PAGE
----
The Kremlin has embarked on a massive buildup of troops along Russia’s border with Ukraine. Vladimir Putin and his entourage have been spouting belligerent rhetoric, openly calling into question Ukraine’s continued right to exist. Moscow has resorted to military action against its neighbors, including Ukraine, before. Yet the results this time could be even more catastrophic.
Given this dire situation, one might assume that having a Senate-confirmed U.S. ambassador on the ground in Kyiv, the Ukrainian capital, would be useful. But there is no U.S. ambassador in Ukraine, nor is there any indication of when one might be arriving. This failure is not the responsibility of the Senate, which has been slow in confirming a slew of nominees of the Biden administration. No, in this case the Biden administration has only itself to blame. So far the president hasn’t even managed to nominate someone for the position.
Failing to arrange for an ambassador in Kyiv is not just a bad way to conduct foreign policy. It also indicates the administration’s disrespect – however unintentional – for Ukraine. That country already endured enough during the final two years of the Trump administration. It was expecting better from the Biden administration, especially given Biden’s familiarity with the country. When he served as vice president during the Obama era, one of his duties included serving as the administration’s point person to Ukraine.
The last Senate-confirmed ambassador in Kyiv was Marie Yovanovitch, a highly respected career Foreign Service officer. She, readers might recall, was unceremoniously and unfairly removed by then-Secretary of State Mike Pompeo at White House insistence, egged on by President Donald Trump’s personal lawyer Rudolph W. Giuliani as part of the politicization of U.S.-Ukrainian relations that led to Trump’s first impeachment.
That was in the spring of 2019. William Taylor, who had once served with distinction as U.S. ambassador to Ukraine during the George W. Bush administration, was soon afterward asked to return to Kyiv and temporarily fill the vacancy until his departure seven months later. Kristina Kvien has done a most admirable job leading the embassy as deputy chief of mission during a very challenging time, but she is not the U.S. ambassador to Ukraine – i.e., the chosen representative of the president, confirmed by the Senate.
After almost one year in office, the Biden administration has nominated dozens of ambassadors and people for senior positions at the State Department. Sens. Ted Cruz (R-Tex.) and Josh Hawley (R-Mo.) blocked confirmation of many of these individuals – mostly due to Cruz’s unhappiness with the administration’s decision in May not to sanction the Nord Stream 2 pipeline running from Russia to Germany and Hawley’s displeasure with the U.S. withdrawal from Afghanistan. In December, Cruz finally struck a deal with Senate Majority Leader Charles E. Schumer that allowed 32 nominees to gain Senate approval – a welcome step forward. But the post in Kyiv remains empty.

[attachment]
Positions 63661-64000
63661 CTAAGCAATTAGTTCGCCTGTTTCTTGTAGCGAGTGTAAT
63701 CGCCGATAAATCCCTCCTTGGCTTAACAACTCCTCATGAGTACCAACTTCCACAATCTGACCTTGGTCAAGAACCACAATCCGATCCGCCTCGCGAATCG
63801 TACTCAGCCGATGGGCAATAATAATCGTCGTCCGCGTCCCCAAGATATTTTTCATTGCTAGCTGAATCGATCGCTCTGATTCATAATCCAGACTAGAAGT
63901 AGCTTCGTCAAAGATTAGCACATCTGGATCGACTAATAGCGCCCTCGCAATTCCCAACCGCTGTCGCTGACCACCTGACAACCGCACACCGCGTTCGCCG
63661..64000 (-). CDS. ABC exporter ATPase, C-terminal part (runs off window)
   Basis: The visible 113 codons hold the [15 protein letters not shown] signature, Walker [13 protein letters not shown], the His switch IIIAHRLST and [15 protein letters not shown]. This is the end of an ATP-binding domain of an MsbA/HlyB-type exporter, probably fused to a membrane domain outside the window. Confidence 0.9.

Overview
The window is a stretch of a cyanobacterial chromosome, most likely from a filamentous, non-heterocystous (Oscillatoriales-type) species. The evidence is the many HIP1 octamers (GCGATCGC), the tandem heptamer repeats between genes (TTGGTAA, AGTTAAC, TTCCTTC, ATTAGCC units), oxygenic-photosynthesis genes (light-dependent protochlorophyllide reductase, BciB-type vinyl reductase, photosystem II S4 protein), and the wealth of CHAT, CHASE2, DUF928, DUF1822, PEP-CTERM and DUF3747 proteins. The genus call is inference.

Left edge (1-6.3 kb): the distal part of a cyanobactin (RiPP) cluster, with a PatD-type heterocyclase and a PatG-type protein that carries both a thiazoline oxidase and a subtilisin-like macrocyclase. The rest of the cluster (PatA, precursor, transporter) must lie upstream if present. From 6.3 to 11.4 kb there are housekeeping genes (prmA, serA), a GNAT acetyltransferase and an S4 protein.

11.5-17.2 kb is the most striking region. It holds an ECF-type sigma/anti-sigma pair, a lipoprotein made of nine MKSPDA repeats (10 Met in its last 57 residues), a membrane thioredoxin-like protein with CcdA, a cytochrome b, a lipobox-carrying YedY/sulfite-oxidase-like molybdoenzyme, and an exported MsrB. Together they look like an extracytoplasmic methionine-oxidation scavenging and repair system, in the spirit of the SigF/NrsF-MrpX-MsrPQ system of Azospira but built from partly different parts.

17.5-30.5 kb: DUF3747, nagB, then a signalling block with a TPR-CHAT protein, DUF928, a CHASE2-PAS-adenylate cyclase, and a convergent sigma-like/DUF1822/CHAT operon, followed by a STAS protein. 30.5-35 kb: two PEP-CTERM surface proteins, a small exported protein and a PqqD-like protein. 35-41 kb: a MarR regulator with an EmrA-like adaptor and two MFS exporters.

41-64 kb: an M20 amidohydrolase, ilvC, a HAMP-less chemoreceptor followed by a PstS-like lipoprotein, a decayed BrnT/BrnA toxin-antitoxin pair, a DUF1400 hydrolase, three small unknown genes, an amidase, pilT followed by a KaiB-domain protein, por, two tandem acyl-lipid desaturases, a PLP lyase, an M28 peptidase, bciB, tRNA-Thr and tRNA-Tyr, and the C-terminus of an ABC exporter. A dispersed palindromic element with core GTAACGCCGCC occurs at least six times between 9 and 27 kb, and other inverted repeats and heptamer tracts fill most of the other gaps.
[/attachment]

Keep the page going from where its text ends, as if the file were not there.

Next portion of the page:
The administration has been unusually slow in selecting candidates for national security positions requiring Senate confirmation. Those who are nominated often face sluggish action in the Senate. Such delays have triggered a stream of criticism.
In the case of Ukraine, however, the Senate is not to blame – the White House bears full responsibility. The State Department has not sought agreement from the Ukrainian government, the initial step in securing the host country’s assent to the intended nominee. Among the names apparently being considered by the White House is a career Foreign Service officer who is currently an ambassador elsewhere. That means the person already has been vetted and approved by the Senate for the person’s current posting and would likely gain quick approval if ever nominated for the Kyiv position. The White House delay in settling on a nominee is simply inexcusable at this point in the administration.
In a readout following Biden’s most recent phone call with Putin on Dec. 30, a senior administration official noted the extensive contacts the United States has had with European counterparts at the presidential and ministerial levels. “Our newly confirmed ambassadors to both NATO and the OSCE have begun active outreach to their counterparts,” the official added. Notice that no such outreach was mentioned for Ukraine – because there is no ambassador in place there.
Ahead of the various negotiations the administration has agreed to with Russia, it should start the new year with the announcement of the nominee to be ambassador to Ukraine. The Senate, in turn, should act quickly on that nominee so that the United States is properly represented in Kyiv and returns the U.S.-Ukraine relationship to a sense of normalcy. Further delays will harm U.S. national security interests and damage U.S.-Ukraine relations even more.
By David J. Kramer and John E. Herbst
David J. Kramer is director of European and Eurasian studies at Florida International University’s Steven J. Green School of International and Public Affairs and served as an assistant secretary of state for democracy, human rights and labor in the George W. Bush administration. John E. Herbst, a former U.S. ambassador to Ukraine, is senior director of the Atlantic Council’s Eurasia Center.